that time I went vegetarian by eating a steak

I am an exercise in contradictions. I realize that.  I said in my 2013 goals post that I really wanted to focus on getting back to vegetarianism. Then I ate a steak for the first time in years last night.




And it was, sadly, delicious.

Considering we just moved to a new apartment, put a big down payment on our car lease in order to transition to financing it, and booked a Jamaican vacation, Chris and I decided to keep Valentine’s Day low key this year.

I knew immediately what I wanted to do. I wanted to make the man some steak. He’s such a healthy eater, and he puts up with all my strange dietary impositions, but he really loves some red meat now and then. And, who doesn’t love a home cooked meal?

I briefly contemplated making him a steak and me something else a little more veg-friendly, but nothing kills a food buzz quicker than looking up from your dead animal to see someone eating a head of broccoli and becoming overwhelmed with guilt. We were either doing this or we weren’t.

If I was going to cook and eat a steak, I wanted it to be from a cow who had a really good life. Morally, I don’t have a problem with eating animals. I have a problem with the way animals raised for consumption are treated in this country. I do believe there are humane ways to raise animals who will eventually be slaughtered for food, and I don’t think it’s right or fair to eat animals raised any other way.

So, I turned to my food source, Fresh Direct (we order all of our groceries there and their quality and customer service never cease to amaze me; I will never go to the grocery store again), to see what my humane options were like. They have an amazing selection of local, organic food, so I was not surprised to find 100% grass fed, local, organically raised beef from a family farm on the menu.

Our steaks came from Hardwick Beef in Johnson, NY and our cows were raised on one of two local family farms. After reading about them, I do believe our cows were treated humanely. It’s not a perfect system, but it’s better than most, and it made me feel comfortable about my purchase.

For the record, two filet mignons (about a pound of beef) were $37. That’s what humanely raised cattle cost. That’s the cost of treating animals with respect. Sort of makes you wonder what happens to cows that turn into McDonald’s hamburgers that cost $1. That’s a story for another day though.

I shared the price because I think it’s really important to recognize the implications that come along with it. We live in a country where you can have meat as the centerpiece of every meal of every day, but that doesn’t mean you should. The drive to lower the cost of meat and make it more available to the masses has led to cost cutting in an industry that deals with animals with thoughts and feelings and souls. Measures to keep prices artificially low and profits high are the main cause of the horrible conditions in most of the farming industry. I also personally believe the abundance of cheap, low-quality meat has contributed significantly to the obesity epidemic.

If everyone paid the real cost of their meat, we’d eat less meat which would result in healthier lives for us and them. Ok, I really didn’t mean to rant here, but if you’re interested in learning more about this topic, check out this article by Mark Bittman.  And if you want to change the way you think about food forever, read The Omnivore’s Dilemma by Michael Pollan. It’s in my top 5 favorite books of all time, but don’t say I didn’t warn you.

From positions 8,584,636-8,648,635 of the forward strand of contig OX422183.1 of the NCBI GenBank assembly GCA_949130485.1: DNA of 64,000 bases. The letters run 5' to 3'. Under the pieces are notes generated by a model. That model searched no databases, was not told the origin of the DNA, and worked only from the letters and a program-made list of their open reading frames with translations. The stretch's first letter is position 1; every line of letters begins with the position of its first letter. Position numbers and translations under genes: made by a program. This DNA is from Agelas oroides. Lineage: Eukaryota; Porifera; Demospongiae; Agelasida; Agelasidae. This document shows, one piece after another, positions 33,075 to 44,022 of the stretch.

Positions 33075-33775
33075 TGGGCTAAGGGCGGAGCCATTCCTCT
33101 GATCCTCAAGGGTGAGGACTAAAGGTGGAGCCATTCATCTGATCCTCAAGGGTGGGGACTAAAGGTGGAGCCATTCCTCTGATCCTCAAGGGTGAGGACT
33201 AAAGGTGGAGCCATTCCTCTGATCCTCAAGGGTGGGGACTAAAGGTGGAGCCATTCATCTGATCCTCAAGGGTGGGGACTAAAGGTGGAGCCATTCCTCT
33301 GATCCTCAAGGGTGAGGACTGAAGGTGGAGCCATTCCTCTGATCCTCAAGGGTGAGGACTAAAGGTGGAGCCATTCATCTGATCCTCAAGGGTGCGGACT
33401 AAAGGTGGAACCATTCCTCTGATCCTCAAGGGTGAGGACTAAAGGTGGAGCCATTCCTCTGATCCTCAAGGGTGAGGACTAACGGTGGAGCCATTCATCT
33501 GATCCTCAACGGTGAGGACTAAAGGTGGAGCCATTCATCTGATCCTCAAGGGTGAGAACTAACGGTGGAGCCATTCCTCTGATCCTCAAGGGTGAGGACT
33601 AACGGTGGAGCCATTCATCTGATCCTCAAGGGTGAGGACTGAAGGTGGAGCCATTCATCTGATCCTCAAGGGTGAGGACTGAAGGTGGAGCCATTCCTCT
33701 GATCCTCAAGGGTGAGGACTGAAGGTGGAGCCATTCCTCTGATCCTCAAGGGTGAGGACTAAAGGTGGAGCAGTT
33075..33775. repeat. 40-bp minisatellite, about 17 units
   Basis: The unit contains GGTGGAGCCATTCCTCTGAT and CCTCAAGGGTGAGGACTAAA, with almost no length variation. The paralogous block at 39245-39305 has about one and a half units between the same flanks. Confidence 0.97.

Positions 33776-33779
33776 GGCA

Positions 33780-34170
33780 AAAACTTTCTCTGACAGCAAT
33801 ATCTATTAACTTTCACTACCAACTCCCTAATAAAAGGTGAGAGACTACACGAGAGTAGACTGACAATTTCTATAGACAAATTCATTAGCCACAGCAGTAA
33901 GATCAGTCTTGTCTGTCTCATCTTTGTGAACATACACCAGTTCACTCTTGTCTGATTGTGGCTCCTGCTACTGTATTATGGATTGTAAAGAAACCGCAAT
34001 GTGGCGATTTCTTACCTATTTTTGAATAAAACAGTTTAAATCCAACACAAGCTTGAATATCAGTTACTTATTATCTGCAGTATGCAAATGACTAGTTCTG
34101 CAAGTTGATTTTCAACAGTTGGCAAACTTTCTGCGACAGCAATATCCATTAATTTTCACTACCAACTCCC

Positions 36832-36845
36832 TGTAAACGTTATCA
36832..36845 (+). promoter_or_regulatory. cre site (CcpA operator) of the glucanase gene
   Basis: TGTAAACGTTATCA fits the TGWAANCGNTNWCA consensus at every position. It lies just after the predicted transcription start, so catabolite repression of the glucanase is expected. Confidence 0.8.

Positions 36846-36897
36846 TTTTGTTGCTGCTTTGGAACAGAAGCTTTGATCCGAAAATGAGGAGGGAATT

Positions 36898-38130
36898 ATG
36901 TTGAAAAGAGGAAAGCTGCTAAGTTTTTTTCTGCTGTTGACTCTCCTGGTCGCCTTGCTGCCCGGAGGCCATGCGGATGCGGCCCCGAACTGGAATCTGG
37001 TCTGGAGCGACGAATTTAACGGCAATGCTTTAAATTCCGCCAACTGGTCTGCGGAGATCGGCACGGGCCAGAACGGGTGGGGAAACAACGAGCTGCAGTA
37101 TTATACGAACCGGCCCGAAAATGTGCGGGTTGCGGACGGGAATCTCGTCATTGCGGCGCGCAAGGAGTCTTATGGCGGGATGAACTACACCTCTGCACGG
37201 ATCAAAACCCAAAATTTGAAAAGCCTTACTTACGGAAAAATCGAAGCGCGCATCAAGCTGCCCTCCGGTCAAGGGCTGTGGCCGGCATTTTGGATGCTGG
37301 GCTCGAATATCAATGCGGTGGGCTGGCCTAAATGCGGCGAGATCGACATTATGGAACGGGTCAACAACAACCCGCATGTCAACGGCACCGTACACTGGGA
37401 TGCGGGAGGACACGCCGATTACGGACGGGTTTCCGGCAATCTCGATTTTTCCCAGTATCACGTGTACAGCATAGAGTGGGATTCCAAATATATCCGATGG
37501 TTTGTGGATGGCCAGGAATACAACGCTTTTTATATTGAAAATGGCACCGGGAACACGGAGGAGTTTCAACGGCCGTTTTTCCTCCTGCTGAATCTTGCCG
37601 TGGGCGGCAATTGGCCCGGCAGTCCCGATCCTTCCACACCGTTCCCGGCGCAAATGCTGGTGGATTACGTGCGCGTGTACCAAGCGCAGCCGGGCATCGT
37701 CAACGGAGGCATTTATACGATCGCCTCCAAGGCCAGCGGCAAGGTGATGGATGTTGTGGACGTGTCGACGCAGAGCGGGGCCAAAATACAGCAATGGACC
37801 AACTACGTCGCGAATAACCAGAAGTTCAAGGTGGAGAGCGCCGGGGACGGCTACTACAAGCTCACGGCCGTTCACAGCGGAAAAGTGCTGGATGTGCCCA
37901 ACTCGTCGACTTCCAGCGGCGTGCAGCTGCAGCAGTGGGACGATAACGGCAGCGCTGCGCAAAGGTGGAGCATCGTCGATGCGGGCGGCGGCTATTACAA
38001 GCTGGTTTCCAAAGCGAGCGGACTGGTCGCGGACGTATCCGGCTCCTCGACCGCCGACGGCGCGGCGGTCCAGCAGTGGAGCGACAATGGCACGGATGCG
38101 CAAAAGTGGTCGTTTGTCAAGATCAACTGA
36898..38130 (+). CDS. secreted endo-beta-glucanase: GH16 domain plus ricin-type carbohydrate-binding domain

Moving on, we got our sustainable steaks, and I was so nervous to cook them! I looked up one million recipes, but ending up settling on pan searing the steaks and serving them with a red wine reduction (I added 2 tbsps of thyme along with the beef broth but otherwise followed this recipe exactly; it was amazing).

For the steaks, I rubbed them with olive oil, salt and pepper and put them in a medium hot skillet. I seared each side for about 5 minutes a side then turned the heat down to low medium and cooked them through for about another 5 (we like them medium well; for rarer, 10 minutes is likely sufficient).



Despite appearances, we do not live in an abandoned insane asylum. We have pictures up,  you just can’t see them from that angle. Also, our table is stuffed in a weird corner because we are working with 700 square feet, and we never use it. After this picture, I turned off the crazy bright light and we ate by candlelight. Just needed to clear that up.


For the sides, we had broccoli steamed in the microwave then drizzled with some balsamic vinegar, a salad, and garlic mashed potatoes using my girl Martha’s recipe. They were good, but missing a little something. Next time, I’d use red skin potatoes with the skin on.

After dinner, everyone passed on in a food coma.


Except Miles because demons don’t need to sleep. They do need to hold hands though.

As for me, I got the luckiest of all.



Chris snuck home during his lunch break to set up this lovely display of beautiful flowers and pictures! We’ve been talking about printing pictures for 100 years and have never done it, so he took initiative and printed and framed them! I love it. He printed a bunch of extras too, so I get to take some to work. How wonderful! I can’t even describe how sweet it was to come home to this. I was totally surprised!

I also got a sweet care package from my sister and chocolate covered pretzels from our building management. I just love Valentine’s Day!




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